[minti_headline font=”font-special” size=”fontsize-xxxl” color=”#ffffff” weight=”fontweight-700″ lineheight=”lh-12″ class=”lowercase”]STA LEGAL LOG – July 2022[/minti_headline]
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Andrew Richards
Co-Managing Partner (LI), 
Kaufman Dolowich Voluck
Attorneys at Law Legal Counsel, 
Subcontractors Trade Association

ARBITRATION VERSUS LITIGATION

By: Andrew Richards, Co-Managing Partner(LI), Kaufman Dolowich Voluck,
Attorneys at Law Legal Counsel, Subcontractors Trade Association

Is it better to arbitrate disputes or litigate them in a court of law?  That depends on the language of the contract, whether the contractual provisions favor a party’s position, and the merits of the claims.  For instance, if the contract contains notice provisions for bringing claims, that party with the claims would rather arbitrate because a judge will more likely dismiss a claim for which the contractual notice was not given while an arbitrator may very well overlook the notice provision and base his/her decision on the equities of the dispute.  Another factor that should be considered by the payor is the costs involved in litigation or arbitration.  Historically, arbitration proceedings have resolved disputes sooner than litigation.  While court litigation can take a year to two years to bring a resolution to a dispute, arbitration proceedings can generally be concluded within a few months.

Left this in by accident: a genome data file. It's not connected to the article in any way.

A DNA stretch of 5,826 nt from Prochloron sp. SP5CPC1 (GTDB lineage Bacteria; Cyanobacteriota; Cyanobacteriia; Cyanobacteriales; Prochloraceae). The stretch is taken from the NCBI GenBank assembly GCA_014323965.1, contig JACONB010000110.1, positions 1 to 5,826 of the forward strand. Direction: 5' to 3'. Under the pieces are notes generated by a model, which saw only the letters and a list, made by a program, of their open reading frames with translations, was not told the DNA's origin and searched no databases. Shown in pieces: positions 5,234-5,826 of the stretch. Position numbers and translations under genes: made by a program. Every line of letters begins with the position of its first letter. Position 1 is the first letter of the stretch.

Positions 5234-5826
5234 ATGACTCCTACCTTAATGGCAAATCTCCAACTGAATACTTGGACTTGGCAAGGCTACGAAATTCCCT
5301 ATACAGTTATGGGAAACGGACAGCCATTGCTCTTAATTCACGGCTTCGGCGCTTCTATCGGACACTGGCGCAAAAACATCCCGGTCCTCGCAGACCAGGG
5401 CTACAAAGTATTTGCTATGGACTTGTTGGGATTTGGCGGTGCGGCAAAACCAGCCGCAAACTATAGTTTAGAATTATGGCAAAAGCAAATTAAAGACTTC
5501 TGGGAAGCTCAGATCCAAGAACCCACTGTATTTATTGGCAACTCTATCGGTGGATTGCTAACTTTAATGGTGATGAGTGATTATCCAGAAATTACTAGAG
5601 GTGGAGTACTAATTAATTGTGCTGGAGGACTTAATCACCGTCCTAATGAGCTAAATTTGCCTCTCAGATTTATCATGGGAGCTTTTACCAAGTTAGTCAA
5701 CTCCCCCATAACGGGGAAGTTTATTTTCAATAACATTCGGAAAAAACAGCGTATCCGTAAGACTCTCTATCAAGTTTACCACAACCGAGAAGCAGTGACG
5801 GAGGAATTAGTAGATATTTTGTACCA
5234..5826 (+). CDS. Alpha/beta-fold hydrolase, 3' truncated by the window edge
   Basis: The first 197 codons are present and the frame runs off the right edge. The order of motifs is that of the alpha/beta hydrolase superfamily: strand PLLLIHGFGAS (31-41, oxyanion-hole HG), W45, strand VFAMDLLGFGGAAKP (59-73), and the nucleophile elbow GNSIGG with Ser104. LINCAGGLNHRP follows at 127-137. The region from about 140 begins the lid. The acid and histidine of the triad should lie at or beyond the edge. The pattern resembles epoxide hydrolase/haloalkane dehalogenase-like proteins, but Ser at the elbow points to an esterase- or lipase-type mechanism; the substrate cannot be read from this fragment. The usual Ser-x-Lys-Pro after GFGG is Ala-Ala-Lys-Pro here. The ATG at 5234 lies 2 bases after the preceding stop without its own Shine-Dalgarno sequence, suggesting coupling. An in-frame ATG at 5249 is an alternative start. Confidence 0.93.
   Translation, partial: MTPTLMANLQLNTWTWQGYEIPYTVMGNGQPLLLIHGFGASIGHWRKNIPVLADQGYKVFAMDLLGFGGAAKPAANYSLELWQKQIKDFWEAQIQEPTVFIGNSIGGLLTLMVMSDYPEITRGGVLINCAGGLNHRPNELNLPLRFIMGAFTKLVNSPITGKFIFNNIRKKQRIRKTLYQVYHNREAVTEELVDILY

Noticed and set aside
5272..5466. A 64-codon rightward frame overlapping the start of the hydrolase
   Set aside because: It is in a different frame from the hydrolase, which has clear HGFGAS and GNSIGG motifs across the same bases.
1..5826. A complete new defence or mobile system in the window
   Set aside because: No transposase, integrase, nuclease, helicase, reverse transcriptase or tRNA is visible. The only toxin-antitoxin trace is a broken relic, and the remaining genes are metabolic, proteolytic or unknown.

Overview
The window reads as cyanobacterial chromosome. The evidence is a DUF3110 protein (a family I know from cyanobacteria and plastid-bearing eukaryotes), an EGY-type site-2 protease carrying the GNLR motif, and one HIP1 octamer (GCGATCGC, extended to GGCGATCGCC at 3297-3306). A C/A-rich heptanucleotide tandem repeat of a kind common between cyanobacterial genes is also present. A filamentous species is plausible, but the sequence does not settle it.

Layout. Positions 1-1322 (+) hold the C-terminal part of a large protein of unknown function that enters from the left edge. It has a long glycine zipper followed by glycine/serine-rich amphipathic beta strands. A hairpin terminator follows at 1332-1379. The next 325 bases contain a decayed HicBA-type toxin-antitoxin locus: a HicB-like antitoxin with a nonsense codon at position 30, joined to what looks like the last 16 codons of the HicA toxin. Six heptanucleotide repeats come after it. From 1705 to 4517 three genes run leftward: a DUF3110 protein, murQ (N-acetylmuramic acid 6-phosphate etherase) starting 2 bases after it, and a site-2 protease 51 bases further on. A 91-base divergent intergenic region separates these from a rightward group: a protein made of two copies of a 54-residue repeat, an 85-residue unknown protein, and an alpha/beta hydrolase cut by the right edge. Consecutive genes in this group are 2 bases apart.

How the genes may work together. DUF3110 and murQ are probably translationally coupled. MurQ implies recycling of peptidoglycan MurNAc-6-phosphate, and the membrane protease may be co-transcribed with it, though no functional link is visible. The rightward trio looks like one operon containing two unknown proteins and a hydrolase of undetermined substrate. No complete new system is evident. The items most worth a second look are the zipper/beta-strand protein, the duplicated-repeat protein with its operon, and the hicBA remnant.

The qualification of the trier of fact should be taken into account in choosing arbitration or litigation.  While a judge may have some experience adjudicating construction disputes, an arbitrator will no doubt have experience in construction disputes since the parties will mutually agree upon an arbitrator or the organization with whom the arbitration demand was filed will provide a list of potential arbitrators who are either contractors, architects, engineers or attorneys who concentrate their practice in construction law.  If the resolution of a dispute requires construction knowledge, many clients become frustrated with court proceedings where the judge has little familiarity with construction or the construction process.  An arbitrator possessing construction law knowledge will likely rule on the merits instead of conditions precedent in the contract.

In addition, judges within the last few years have dismissed delay claims not only on motions for summary judgment, but also on motions to dismiss.  Judges have shown over the last few years that they have no interest in adjudicating complex construction and delay claims, and will “hang their hat” on any contractual provisions that give them “cover” to dismiss the claims. As a result, a subcontractor should choose arbitration over litigation if the subcontractor can negotiate such a provision.

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